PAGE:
7 the Board. The head of risk management function should have the authority and obligation to inform the Board promptly of any circumstance that may have a material effect on the risk management system of the insurer. 5

8 3 RISK IDENTIFICATION, CONTROL AND MONITORING 3.1 RISK MANAGEMENT PROCESS An effective risk management process to address risks arising from core insurance activities; namely product development, pricing, underwriting, claims handling and reinsurance management should include the following: Risk Identification and Measurement An insurer should have effective means of obtaining pertinent information to identify and measure its exposure to risks inherent in its core activities. Where a risk is not readily quantifiable, for instance some operational risks, an insurer should undertake a qualitative assessment that is appropriate to the risk and sufficiently detailed so that it can be useful for risk management. Risk Evaluation The estimated risks should be compared against the insurer s risk criteria to decide on the priority to be assigned to address each of the risks and the appropriate responses. Risk Control and Mitigation The insurer should implement necessary measures to control and mitigate the identified risks. Risk control/mitigation measures include setting appropriate standards and limits that are clearly documented and assigning limits to relevant staff that are commensurate with the experience and competence of the respective individual. Risk Monitoring and Review There should be an effective monitoring system to track whether any risk indicators have been triggered, and to ensure that risk standards and limits are complied with as intended and any deviation is duly approved and documented. The insurer should also establish clear procedures to investigate non-compliances with the intent of preventing such incidents from recurring. The consequences for non-compliance with established limits should be clear and pre-determined. The insurer should regularly review whether it has correctly assessed the impact and probability of material risks and 6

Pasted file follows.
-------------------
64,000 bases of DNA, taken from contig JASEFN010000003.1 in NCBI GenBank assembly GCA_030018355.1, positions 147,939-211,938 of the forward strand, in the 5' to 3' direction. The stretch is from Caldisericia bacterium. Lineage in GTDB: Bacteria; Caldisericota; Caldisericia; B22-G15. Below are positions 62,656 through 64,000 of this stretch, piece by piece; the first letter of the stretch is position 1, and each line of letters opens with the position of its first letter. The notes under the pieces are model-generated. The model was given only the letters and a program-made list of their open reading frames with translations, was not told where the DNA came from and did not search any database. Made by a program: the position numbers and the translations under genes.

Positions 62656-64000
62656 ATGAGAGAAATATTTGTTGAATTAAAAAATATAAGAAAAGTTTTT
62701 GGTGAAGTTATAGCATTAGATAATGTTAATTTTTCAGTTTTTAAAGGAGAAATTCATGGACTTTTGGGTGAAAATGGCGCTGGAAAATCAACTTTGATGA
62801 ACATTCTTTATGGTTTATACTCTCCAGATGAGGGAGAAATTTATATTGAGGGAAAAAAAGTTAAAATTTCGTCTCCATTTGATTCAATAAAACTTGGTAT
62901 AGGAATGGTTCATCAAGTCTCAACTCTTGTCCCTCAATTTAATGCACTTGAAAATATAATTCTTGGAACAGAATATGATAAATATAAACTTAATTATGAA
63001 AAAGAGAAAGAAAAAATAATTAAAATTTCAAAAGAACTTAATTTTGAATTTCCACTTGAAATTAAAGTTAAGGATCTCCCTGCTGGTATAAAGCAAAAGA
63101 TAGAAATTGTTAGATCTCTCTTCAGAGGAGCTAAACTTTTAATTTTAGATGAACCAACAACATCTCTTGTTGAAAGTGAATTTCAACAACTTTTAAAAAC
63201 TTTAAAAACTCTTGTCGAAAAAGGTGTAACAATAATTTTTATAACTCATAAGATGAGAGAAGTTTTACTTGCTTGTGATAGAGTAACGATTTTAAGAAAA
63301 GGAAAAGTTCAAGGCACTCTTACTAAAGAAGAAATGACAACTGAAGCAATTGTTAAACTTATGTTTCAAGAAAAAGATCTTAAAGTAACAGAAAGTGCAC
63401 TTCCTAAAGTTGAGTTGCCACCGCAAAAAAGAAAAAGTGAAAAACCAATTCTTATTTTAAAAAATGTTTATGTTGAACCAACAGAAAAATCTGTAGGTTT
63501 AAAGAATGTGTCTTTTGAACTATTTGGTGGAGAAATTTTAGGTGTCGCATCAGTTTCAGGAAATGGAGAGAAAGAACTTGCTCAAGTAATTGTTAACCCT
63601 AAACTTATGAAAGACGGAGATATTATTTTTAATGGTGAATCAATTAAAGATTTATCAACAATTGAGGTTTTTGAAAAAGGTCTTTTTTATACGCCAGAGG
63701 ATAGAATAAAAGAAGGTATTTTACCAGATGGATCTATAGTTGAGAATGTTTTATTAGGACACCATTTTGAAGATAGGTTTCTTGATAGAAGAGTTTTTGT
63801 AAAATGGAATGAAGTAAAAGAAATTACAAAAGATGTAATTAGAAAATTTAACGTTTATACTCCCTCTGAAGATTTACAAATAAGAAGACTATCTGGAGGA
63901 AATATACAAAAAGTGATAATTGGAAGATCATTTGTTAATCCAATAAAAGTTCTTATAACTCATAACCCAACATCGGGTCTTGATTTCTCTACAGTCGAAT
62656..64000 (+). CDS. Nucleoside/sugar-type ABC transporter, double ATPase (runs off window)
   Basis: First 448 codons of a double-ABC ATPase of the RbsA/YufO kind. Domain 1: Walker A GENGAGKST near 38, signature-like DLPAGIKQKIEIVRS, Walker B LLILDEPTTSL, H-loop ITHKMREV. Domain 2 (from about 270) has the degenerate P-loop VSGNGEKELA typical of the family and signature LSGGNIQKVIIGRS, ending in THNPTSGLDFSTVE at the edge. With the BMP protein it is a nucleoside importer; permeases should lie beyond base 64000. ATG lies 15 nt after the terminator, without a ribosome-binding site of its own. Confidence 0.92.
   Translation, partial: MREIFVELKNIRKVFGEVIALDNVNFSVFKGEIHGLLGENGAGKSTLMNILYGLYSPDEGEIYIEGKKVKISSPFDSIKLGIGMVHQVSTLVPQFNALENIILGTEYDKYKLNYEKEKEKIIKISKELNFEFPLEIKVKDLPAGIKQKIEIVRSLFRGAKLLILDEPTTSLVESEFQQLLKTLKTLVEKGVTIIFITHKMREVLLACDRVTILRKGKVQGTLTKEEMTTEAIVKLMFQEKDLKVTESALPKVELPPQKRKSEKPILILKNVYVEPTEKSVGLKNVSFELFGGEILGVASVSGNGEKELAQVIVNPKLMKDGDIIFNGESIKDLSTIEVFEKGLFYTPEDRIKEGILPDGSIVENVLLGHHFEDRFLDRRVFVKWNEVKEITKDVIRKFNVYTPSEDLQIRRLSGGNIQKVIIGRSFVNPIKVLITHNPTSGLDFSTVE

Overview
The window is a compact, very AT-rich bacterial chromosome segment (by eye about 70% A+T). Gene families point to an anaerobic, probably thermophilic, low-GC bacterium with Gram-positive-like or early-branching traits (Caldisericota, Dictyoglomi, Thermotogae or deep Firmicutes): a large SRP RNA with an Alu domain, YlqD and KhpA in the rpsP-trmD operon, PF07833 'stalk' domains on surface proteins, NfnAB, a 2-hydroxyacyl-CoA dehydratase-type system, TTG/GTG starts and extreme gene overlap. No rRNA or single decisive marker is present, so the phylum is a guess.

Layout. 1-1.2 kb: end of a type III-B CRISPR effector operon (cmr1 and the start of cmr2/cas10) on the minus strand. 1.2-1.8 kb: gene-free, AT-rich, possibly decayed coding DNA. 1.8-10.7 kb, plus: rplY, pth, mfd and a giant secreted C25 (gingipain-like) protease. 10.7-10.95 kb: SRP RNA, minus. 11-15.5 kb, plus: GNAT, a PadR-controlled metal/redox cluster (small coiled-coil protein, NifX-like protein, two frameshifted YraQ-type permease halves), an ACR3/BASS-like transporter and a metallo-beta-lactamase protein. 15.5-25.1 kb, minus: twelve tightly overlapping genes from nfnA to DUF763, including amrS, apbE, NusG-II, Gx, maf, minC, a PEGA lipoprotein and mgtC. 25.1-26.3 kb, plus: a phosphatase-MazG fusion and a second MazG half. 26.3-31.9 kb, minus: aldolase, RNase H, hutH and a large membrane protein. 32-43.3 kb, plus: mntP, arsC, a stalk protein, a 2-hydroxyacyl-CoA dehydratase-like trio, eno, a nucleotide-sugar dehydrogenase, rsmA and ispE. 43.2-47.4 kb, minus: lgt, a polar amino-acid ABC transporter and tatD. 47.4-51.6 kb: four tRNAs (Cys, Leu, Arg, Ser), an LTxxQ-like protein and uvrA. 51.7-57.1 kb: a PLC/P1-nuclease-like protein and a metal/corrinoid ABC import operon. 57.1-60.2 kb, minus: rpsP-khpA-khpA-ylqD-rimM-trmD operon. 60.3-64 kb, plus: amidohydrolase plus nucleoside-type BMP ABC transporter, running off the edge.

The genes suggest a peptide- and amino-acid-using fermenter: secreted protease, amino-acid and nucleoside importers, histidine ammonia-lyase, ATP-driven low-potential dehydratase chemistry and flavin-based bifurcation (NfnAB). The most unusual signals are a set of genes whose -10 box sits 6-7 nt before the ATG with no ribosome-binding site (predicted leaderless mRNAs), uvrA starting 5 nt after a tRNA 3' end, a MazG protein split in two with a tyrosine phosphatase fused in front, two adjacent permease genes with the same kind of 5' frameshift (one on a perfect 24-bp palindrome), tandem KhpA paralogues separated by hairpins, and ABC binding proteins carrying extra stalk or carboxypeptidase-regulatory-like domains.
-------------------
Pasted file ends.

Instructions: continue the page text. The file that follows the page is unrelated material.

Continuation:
9 effectively treated or mitigated the risks, including identification of lessons that could be learned for future assessment and management of risks. For example, the insurer should put in place an effective system to gather underwriting and claims information to identify any emerging trend and provide feedback to the relevant business units so that these can be taken into account in any subsequent marketing, product development, pricing, underwriting, reserving and reinsurance management decisions A sound and robust risk management process should include stress testing and scenario analysis to assess the potential impact of probable material adverse events on the insurer s reputation, liquidity, and overall financial strength. It is also essential to assess the adequacy of reinsurance programmes and other alternative risk transfer arrangements, such as securitisation, that are undertaken to mitigate the impact of possible adverse events on the viability of the insurer Emerging risks relates to risks that do not currently exist but may emerge at some point in time due to changes in the environment, for example, respiratory problems arising from air pollution which could significantly raise the level of medical insurance claims from policyholders Sound practices for the management of emerging risks include: identifying emerging risks through an early warning system where information could be gathered either through internal or external sources; assessing the significance of the emerging risks within the insurer s portfolio by identifying which business class and policies are likely to be affected by the materialisation of the risk. In evaluating the potential financial impact, the insurer needs to take into account the degree of concentration and potential correlation with other risks already present in the portfolio; and defining appropriate responses to emerging risks. For example, a response could be to mitigate the risk with an appropriate reinsurance programme. 7